23/01/2018 11:14 SAST | Updated 24/01/2018 10:02 SAST

Never-Before-Seen Photos By Masekela's Long-Time Photographer Reveal Life Of A Legend

One of Hugh's closest collaborators gives us a behind-the-scenes look at the superstar's life.

Brett Rubin
Hugh Masekela.

Hugh Masekela's long-time photographer spoke to HuffPost on Tuesday morning to remember the life of the legendary musician, who had just passed away.

Brett Rubin, who grew up learning Masekela's music as a young musician himself, says the experience of working with him was often unreal.

Brett Rubin

"Working with him was always an incredibly surreal experience. I would always have to quietly pinch myself to believe that this was happening. After five years we built up an amazing level of trust and openness – I always used to joke that it felt like I had a job working at a national monument when I shot him. But he really just gave you such a beautiful, spiritual and very informed, wise way of looking at things – that you used to hope would rub off on you when you were in his company," Rubin says.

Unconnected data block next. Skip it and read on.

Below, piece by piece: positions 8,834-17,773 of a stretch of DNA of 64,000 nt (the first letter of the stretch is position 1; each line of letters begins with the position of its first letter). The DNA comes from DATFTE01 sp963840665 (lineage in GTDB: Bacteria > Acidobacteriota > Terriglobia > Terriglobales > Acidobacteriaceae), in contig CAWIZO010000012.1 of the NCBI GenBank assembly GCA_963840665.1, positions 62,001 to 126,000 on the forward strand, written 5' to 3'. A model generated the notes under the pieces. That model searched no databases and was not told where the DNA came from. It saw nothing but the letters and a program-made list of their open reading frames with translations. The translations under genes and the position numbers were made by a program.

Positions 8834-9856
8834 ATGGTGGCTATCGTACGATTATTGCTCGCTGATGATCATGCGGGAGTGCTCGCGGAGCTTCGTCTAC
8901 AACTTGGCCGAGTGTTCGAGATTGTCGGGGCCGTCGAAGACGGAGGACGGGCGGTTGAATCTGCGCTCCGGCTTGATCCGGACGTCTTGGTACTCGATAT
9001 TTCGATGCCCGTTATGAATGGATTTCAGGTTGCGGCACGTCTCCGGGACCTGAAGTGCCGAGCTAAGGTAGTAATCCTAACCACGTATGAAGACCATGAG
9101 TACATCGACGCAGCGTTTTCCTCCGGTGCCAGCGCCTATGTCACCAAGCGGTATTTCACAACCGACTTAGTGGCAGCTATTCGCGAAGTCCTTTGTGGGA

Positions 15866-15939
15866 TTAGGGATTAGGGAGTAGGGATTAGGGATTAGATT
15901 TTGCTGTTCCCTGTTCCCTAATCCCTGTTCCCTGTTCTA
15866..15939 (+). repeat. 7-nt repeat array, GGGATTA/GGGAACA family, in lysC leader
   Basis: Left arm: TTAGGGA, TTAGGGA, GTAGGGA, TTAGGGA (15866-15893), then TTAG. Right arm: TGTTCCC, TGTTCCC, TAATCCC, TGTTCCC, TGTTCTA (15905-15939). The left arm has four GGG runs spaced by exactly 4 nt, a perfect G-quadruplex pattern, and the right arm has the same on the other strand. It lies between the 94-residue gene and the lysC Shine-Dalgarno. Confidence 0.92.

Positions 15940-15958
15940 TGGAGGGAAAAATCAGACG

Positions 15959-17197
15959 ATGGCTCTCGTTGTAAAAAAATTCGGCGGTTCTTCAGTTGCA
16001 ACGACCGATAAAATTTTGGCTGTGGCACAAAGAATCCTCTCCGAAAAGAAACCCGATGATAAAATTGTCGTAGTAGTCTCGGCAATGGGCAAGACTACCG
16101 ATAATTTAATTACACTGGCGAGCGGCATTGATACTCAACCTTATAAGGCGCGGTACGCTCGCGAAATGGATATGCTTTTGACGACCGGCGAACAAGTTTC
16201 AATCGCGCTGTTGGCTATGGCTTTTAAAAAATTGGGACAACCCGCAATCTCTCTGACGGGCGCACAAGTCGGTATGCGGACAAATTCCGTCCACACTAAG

Rubin was one of the last photographer's to work intimately with Hugh – their relationship only began toward the end of the iconic trumpeter's life and career.

Brett Rubin

"I approached Hugh's management just to try and get a portrait, but that eventually turned into videos and albums, and a whole lot of stuff in-between. But for me the importance was when people get to that level of fame and being so loved by a nation, it's very easy to just celebrate them, but not document them – so on a personal level, I wanted to show that period of his life, when he knew that he was reaching the end of his career. And I just wanted to try and help tell story."

The photographer's love of Masekela's music began at arts school.

Brett Rubin

"I studied music through the National School of the Arts part-time at school, as an extra subject – this is probably the mid-90's – and I was played 'Stimela', and all the other famous ones... and I just had this amazing realisation that South Africa had people on the same level as people like Miles Davis and other jazz greats. But it was so tragic to learn that his life played out in a different way because of the political context at the time."

Masekela passed away quietly with his family at the home in Johannesburg after a long battle with cancer.